Join now for FREE unlimited access to Reuters.com
May 9 (Reuters) – Tyson Foods Inc (TSN.N) raised its full-year sales outlook on Monday after soaring meat prices helped the U.S. processor beat its quarterly revenue estimates and profits.
Shares jumped about 2% in premarket trading.
Meatpackers have come under scrutiny from the White House and Congress due to rising meat prices, with the White House blaming the lack of competition in the industry for being at the cause of these increases. Read more
Companies like Tyson say they have raised prices to offset rising costs for labor and goods like animal feed, which have been accelerated by the war in Ukraine.
“While we continue to see inflationary pressures in the supply chain, we are working to reduce costs,” chief executive Donnie King said in a statement.
Springdale, Arkansas-based Tyson now expects annual sales of between $52 billion and $54 billion, down from its previous estimate for the upper end of a $49 billion to $51 billion range.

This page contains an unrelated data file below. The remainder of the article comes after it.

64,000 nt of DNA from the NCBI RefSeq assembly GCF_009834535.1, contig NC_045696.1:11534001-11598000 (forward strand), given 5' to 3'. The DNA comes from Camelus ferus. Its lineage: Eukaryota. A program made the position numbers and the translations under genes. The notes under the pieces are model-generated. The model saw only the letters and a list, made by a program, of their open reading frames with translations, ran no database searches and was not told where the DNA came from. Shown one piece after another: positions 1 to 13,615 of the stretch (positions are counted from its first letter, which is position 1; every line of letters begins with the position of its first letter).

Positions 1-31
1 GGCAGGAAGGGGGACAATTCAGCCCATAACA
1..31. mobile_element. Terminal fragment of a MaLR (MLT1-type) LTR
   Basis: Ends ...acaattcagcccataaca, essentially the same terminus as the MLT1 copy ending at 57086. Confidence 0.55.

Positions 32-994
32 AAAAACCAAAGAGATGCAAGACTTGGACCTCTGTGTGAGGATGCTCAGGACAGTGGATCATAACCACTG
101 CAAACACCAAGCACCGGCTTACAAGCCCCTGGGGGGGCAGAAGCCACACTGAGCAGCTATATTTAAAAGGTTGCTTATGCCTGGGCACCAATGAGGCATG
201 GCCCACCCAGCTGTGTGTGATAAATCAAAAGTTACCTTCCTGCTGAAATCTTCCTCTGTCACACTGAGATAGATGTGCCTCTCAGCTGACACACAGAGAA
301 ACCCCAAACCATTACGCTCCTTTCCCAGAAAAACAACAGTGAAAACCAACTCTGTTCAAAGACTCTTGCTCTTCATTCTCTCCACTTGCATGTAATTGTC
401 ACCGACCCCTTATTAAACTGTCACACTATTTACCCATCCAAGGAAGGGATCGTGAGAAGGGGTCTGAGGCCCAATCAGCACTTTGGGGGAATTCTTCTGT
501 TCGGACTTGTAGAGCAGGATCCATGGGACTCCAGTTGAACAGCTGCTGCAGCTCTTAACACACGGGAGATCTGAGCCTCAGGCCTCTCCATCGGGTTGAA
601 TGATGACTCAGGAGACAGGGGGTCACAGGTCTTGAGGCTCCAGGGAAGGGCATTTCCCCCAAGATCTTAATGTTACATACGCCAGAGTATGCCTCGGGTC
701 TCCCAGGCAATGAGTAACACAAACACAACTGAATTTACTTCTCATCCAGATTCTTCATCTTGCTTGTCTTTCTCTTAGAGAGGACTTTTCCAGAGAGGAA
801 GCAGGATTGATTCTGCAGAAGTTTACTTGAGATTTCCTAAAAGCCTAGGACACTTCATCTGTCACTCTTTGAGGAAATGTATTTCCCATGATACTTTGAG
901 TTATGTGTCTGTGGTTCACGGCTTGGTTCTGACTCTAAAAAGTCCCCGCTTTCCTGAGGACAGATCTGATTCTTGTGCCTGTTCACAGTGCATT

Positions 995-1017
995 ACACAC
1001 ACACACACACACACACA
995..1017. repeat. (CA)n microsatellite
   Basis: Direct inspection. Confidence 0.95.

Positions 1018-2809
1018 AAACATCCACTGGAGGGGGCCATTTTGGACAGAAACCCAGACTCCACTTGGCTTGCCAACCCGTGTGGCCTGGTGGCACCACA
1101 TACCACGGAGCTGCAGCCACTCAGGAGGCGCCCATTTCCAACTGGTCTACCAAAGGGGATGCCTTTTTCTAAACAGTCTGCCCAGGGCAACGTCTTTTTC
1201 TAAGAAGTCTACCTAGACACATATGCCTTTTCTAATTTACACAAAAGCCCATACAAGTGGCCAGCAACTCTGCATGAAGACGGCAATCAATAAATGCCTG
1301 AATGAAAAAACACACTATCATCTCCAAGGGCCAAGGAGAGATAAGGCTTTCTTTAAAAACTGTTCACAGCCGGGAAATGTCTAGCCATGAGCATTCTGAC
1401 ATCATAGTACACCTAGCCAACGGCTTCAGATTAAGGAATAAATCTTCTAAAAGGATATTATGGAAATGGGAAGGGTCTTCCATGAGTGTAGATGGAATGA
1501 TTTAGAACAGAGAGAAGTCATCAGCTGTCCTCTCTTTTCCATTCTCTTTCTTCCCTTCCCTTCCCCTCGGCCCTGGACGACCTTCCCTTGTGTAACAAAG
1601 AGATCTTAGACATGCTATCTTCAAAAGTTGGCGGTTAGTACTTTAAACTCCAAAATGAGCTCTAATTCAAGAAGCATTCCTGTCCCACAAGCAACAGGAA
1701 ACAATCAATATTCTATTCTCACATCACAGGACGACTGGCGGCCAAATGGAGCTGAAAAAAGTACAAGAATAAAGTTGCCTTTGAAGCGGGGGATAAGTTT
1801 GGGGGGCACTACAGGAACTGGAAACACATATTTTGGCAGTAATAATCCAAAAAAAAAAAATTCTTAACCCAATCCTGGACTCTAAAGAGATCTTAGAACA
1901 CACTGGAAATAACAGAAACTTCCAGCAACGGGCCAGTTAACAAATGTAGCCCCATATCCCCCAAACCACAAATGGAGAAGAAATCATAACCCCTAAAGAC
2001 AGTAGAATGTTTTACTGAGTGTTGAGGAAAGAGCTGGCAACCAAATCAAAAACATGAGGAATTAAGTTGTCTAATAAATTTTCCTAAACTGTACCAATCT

Analysts on average expect a figure of $51.79 billion, according to Refinitiv IBES data.
Tyson said average prices for its beef in the quarter that ended April 2 were up 23.8% from a year earlier, while chicken prices were up 14.4% and pork prices by 10.8%. Sales volumes remained almost flat in the beef and chicken sectors and fell 4.8% in the pork sector, according to the company.
Quarterly sales reached $13.12 billion in the quarter, up from $11.30 billion a year earlier, beating expectations of $12.85 billion. Tyson reported adjusted earnings per share of $2.29, better than expectations of $1.91.
Reporting by Deborah Sophia in Bengaluru and Tom Polansek in Chicago; Editing by Aditya Soni
Our standards: The Thomson Reuters Trust Principles.